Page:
Repeal and current status

The Chinese Exclusion Act was repealed by the 1943 Magnuson Act
Magnuson Act
The Magnuson Act also known as the Chinese Exclusion Repeal Act of 1943 was immigration legislation proposed by U.S. Representative Warren G. Magnuson of Washington and signed into law on December 17, 1943 in the United States...

, which permitted Chinese nationals already residing in the country to become naturalized citizens and stop hiding from the threat of deportation. It also allowed a national quota of 105 Chinese immigrants per year. Large scale Chinese immigration did not occur until the passage of the Immigration Act of 1965. Despite the fact that the exclusion act was repealed in 1943, the law in California that Chinese people were not allowed to marry whites was not repealed until 1948.

Even today, although all its constituent sections have long been repealed, Chapter 7 of Title 8
Title 8 of the United States Code
Title 8 of the United States Code outlines the role of aliens and nationality in the United States Code.* The first eleven chapters have been repealed, omitted, or transferred to elsewhere in the Code, in their entirety.-External links:...

 of the United States Code
United States Code
The Code of Laws of the United States of America is a compilation and codification of the general and permanent federal laws of the United States...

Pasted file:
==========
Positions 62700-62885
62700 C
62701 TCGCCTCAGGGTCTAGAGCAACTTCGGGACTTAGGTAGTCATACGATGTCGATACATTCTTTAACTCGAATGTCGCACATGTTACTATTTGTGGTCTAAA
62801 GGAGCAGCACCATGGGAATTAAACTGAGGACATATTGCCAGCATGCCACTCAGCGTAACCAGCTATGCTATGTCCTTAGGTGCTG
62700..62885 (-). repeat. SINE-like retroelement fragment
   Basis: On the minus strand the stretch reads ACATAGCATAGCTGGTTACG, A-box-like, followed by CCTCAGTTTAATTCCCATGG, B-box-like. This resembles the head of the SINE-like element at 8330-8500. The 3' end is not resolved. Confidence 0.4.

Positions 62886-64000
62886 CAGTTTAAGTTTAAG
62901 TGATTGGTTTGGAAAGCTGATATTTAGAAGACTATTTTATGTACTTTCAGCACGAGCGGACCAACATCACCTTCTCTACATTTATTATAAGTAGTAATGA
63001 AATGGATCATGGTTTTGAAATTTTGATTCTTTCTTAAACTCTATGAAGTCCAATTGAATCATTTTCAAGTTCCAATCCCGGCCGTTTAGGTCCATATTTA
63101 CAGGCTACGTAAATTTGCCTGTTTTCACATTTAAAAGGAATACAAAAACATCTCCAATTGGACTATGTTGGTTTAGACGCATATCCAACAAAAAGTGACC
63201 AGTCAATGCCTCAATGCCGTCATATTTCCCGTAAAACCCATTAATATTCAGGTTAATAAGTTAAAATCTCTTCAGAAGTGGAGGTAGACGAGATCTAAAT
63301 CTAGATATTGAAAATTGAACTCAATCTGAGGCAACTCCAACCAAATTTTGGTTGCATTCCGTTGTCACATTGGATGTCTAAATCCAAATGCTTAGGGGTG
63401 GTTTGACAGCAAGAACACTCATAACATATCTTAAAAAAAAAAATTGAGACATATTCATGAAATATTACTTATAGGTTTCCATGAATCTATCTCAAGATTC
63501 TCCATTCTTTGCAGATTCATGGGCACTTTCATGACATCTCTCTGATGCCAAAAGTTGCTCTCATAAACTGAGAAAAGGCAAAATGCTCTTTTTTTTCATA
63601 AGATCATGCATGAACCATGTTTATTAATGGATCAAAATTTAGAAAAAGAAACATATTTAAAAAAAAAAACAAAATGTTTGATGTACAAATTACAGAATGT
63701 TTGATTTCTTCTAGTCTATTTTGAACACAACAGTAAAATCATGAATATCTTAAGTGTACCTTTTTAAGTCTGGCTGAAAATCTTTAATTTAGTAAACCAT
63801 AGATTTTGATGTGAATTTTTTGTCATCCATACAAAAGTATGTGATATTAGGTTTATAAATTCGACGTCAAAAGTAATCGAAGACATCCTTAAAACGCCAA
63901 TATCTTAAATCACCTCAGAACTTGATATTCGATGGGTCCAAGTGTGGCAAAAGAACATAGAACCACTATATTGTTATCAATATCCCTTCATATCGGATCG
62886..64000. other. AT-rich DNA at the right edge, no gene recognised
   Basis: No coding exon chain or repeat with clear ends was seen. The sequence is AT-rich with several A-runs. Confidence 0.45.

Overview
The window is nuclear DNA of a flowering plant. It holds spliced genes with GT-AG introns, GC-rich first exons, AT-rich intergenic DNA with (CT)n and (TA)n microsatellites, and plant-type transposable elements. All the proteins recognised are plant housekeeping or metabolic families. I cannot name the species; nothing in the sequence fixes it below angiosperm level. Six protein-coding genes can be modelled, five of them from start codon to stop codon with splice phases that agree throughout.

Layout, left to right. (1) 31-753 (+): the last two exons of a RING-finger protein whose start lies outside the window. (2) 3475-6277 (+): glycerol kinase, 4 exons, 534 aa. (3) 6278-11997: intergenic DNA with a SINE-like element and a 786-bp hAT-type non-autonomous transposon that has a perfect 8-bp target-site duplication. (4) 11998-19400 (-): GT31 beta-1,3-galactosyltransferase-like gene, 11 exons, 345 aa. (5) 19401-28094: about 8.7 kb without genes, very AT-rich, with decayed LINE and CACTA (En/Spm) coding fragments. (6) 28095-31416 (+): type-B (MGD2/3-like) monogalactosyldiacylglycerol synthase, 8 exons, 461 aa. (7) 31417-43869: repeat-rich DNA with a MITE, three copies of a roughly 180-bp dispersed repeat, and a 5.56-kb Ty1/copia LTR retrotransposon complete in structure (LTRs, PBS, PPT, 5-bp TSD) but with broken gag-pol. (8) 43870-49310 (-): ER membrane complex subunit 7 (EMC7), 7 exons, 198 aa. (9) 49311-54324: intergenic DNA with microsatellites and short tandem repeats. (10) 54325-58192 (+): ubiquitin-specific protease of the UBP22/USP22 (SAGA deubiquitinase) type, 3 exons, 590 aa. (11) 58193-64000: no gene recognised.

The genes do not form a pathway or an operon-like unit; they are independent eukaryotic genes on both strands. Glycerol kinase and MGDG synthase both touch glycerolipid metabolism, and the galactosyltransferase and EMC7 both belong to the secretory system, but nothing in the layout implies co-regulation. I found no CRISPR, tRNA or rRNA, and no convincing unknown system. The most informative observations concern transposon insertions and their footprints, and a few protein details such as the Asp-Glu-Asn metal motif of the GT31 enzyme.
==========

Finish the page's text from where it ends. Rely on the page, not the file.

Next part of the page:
is headed, "Exclusion of Chinese." It is the only chapter of the 15 chapters in Title 8 (Aliens and Nationality) that is completely focused on a specific nationality or ethnic group.

In 2011, the US Senate passed a resolution apologising for past discriminatory actions such as this act.

See also

  • Chinese Exclusion
    Chinese Exclusion
    Chinese Exclusion refers to a body of racially discriminatory immigration policies first set up in the United States, but later imitated by Australia and Canada ....

  • Chinese American
    Chinese American
    Chinese Americans represent Americans of Chinese descent. Chinese Americans constitute one group of overseas Chinese and also a subgroup of East Asian Americans, which is further a subgroup of Asian Americans...

  • Chinese American history
  • List of United States immigration legislation
  • United States v. Wong Kim Ark
    United States v. Wong Kim Ark